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Black women thought I'd repost this in light of this special and miraculous day, and in light of all it truly means. Pray, black women of truth, for black liberation as those are the INTELLIGENT, WISE, thoughts MLK would have us think on, on this special day.

What is the full impact of Martin Luther King's day?

Martin Luther King national holiday represents the halting of America in order that America might before all the nations of the world pay homage to the Black suffrage it wrought. This is the full impact of what this memorial day represents. America must halt, that is, stand still and remember its bloody, ungodly, rise to prominence solely came via the blood, sweat and tears of black humanity. If America, had not enslaved Black humanity, America would still be a British province. Make no mistake about it. Ere go, it is only fitting that America show homage and hopefully true repentance to Black suffering. This it must do whether it likes it or not!

Many whites in high places openly, arrogantly, even defiantly profess their ignorance with regard to understanding the necessity, let alone the impact of MLK day. Astonishingly, they proudly claim, they are blind, deaf and dumb to it's relevance. What is more, these are usually so-called mainstream whites and not the KKK and NEO-NAZI'S who spout the exact same disposition as white America's journalistic hierarchy and their so-called many experts who come before the world so speaking such madness. So be it, for as the Bible would proclaim, they be the self-professed, "blind leading the blind, both shall fall into the ditch."

None the less, the important thing is that Blacks understand the true significance of this great day. Martin Luther King was the voice God raised up to represent the entire Black suffrage. He eloquently did just that, May God rest his blessed soul. Indeed, every suffering of Blacks culminated to this great moment, from the blood of the enslaved, to the bloody savage lynchings whites did unto Black humanity, all of it is wrapped up in Martin Luther King's day. No, those brave African souls ill treated at the hands of white savages, did not die in vain, and this MLK day that halts America is proof of that.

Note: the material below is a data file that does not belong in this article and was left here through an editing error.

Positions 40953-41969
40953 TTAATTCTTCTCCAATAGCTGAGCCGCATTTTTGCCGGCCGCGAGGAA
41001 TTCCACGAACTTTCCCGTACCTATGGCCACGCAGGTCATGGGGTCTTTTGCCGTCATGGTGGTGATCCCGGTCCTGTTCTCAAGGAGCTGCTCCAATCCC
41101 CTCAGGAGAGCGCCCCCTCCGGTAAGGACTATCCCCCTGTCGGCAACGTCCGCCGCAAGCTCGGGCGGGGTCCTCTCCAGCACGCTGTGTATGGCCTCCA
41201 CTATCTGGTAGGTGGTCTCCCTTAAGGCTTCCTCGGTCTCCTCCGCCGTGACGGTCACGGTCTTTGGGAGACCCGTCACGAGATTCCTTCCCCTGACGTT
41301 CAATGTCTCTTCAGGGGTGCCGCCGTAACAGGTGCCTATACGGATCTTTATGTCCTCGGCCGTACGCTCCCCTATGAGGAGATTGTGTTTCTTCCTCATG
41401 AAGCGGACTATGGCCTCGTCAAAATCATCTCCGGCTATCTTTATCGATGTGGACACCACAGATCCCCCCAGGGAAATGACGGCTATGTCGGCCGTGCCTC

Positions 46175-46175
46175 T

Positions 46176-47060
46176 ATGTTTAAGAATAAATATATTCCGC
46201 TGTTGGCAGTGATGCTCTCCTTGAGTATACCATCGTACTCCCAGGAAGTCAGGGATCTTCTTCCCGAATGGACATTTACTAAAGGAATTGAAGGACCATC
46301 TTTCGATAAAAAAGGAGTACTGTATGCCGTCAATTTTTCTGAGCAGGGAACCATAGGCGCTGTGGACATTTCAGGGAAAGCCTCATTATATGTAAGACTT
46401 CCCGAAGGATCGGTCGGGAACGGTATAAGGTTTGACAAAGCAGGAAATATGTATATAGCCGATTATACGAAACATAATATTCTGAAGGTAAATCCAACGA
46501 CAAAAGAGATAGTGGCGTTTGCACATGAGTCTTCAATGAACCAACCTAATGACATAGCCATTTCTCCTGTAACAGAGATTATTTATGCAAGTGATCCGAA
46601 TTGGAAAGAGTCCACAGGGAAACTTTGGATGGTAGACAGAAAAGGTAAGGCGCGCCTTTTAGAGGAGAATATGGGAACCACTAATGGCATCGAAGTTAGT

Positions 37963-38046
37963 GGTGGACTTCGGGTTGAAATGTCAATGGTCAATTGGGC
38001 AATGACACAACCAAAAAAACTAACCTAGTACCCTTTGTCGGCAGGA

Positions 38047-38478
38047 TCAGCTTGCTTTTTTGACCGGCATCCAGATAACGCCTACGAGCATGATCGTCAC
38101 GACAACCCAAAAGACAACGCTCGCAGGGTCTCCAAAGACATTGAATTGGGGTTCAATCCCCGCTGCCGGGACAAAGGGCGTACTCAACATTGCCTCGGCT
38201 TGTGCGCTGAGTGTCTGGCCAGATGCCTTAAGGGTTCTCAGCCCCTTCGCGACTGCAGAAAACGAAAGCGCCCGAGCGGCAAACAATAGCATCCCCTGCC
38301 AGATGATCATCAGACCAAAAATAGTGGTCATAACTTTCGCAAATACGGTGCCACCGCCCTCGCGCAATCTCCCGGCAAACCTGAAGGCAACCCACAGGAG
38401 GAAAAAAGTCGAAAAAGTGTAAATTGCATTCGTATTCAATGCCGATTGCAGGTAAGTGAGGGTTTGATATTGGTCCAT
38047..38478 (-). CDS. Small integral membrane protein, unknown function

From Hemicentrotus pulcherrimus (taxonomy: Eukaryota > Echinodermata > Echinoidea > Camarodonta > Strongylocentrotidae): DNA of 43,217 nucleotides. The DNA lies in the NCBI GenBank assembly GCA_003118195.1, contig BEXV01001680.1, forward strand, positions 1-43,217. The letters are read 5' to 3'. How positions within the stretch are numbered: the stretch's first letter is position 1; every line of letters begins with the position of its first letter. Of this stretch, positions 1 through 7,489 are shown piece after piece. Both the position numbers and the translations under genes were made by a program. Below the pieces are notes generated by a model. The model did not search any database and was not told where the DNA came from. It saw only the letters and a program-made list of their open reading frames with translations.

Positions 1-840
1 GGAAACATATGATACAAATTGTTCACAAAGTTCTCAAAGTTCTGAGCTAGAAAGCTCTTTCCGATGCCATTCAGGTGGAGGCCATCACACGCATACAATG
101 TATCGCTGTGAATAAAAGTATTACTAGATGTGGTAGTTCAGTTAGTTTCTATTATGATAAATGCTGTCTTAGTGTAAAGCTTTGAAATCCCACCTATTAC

America's economy via the bank MLK industry is stopped. America's educational hierarchy is stopped. America's federal government comes to a dead halt and this is the greatness and magnitude of this day. It is important that Blacks everywhere grasp this truth. Evermore, America must stand still and honor those that it unjustly abused. See then, even if whites boldly profess themselves ignorant to the magnitude of this day, Blacks must not be so! Indeed, Blacks must grasp the impact of what God has done and salute it!

As Benevolence has wrought a 24 hour. halt to any major American activity, so let Blacks halt, be still, and call on this same God. We must gather together in churches, in our homes, amidst the Internet, and everywhere we can so honoring our ancestors blood, sweat, and tears wrought by the savagery of whites who participated in such evil.

We should re-dedicate ourselves to unifying and teaching the truth. We must hand the banner of truth to the young and find a way to make them understand the depth of what their existence in America is all about. We should thank the Divine for all the successes we partake of today. We should thank the Divine for those who continue the fight. We should pray down God's blessings on Black leaders who stand on our behalf daily fighting ever-present, self-professed, white ignorance that is itself a major part of what the demonic spirit of ever-present white racism is all about.

These are but some things we have in our power to do, and so we must do. There is a Bible Scripture that speaks of the children of Truth aka God carrying the 'oracles of truth in our hearts.' So it is, with Blacks, every righteous black must come together and re-dedicate our lives, to freedom, justice, and equality for all. We must recognize that our success today is solely due to the survival of Blacks amidst white savagery aka the demonic spirit of white supremacy. If they had not survived, not only would we not be here to partake of the good advantages they implemented, but the U.S. would not be here as a nation, let alone, a superpower.

See then that the Civil Rights Bill, Affirmative action, Voting rights, were not given to Blacks rather, Blacks arose and took it. So it is, that the good of America is solely due to righteous Blacks and the good people out of all walks of life. The white hierarchies, including their so-called religious hierarchy resisted all the way. So it is, that the good that is in America is not because of them, rather because of Blacks, and others who arose to change things. These are they who are to be praised for America being great. These and these alone!